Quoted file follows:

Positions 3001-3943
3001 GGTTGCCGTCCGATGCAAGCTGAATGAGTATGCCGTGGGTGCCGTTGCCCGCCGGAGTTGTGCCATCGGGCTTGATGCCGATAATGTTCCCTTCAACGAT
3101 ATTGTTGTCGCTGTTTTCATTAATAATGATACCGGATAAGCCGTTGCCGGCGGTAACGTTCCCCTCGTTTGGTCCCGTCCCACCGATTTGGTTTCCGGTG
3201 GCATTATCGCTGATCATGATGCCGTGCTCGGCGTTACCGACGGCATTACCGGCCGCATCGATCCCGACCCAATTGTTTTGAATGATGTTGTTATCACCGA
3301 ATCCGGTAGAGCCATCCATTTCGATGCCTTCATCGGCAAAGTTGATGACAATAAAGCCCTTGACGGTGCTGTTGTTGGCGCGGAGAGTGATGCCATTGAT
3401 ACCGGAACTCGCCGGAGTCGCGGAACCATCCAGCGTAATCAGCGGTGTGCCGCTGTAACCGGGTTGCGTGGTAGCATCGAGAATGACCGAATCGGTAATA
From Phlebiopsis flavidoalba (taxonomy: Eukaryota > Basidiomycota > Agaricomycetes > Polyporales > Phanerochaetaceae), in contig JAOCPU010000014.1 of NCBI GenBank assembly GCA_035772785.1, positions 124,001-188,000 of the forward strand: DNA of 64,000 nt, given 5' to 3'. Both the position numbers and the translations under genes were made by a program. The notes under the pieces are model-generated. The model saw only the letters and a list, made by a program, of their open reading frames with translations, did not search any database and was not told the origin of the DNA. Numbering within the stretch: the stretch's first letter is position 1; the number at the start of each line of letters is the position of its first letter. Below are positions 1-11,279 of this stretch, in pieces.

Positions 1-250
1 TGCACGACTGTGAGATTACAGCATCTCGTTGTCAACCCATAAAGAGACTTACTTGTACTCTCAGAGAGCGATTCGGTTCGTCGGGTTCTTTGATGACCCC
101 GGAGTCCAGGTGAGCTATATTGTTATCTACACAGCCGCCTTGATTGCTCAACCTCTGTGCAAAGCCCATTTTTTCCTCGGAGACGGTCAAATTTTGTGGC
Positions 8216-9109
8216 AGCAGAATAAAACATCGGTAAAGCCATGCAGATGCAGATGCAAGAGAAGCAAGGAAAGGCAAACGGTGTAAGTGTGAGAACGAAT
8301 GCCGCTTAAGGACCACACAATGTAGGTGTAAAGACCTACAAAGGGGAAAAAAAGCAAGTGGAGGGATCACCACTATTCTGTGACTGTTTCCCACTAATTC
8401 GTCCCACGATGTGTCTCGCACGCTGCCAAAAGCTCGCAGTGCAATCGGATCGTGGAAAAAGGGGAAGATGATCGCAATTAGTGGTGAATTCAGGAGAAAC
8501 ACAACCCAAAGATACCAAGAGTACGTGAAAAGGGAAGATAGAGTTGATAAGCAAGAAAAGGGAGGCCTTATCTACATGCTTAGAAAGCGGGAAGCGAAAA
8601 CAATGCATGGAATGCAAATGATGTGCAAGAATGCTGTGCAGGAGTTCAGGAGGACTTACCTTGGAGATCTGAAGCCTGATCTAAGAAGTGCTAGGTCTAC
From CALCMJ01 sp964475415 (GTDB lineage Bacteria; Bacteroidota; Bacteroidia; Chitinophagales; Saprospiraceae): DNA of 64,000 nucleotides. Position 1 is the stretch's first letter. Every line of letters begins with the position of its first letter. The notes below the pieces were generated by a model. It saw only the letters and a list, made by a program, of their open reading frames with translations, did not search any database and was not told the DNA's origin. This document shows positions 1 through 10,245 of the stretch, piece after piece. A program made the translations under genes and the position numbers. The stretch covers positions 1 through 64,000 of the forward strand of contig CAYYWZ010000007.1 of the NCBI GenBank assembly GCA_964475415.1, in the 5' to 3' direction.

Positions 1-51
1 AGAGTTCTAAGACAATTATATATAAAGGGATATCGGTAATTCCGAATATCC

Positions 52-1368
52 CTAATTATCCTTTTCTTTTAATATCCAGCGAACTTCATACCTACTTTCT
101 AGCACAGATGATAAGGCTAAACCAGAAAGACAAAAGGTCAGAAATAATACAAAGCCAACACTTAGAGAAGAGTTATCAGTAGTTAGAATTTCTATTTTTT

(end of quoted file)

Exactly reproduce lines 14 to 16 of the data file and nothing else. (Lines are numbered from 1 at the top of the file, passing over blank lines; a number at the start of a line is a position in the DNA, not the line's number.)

8401 GTCCCACGATGTGTCTCGCACGCTGCCAAAAGCTCGCAGTGCAATCGGATCGTGGAAAAAGGGGAAGATGATCGCAATTAGTGGTGAATTCAGGAGAAAC
8501 ACAACCCAAAGATACCAAGAGTACGTGAAAAGGGAAGATAGAGTTGATAAGCAAGAAAAGGGAGGCCTTATCTACATGCTTAGAAAGCGGGAAGCGAAAA
8601 CAATGCATGGAATGCAAATGATGTGCAAGAATGCTGTGCAGGAGTTCAGGAGGACTTACCTTGGAGATCTGAAGCCTGATCTAAGAAGTGCTAGGTCTAC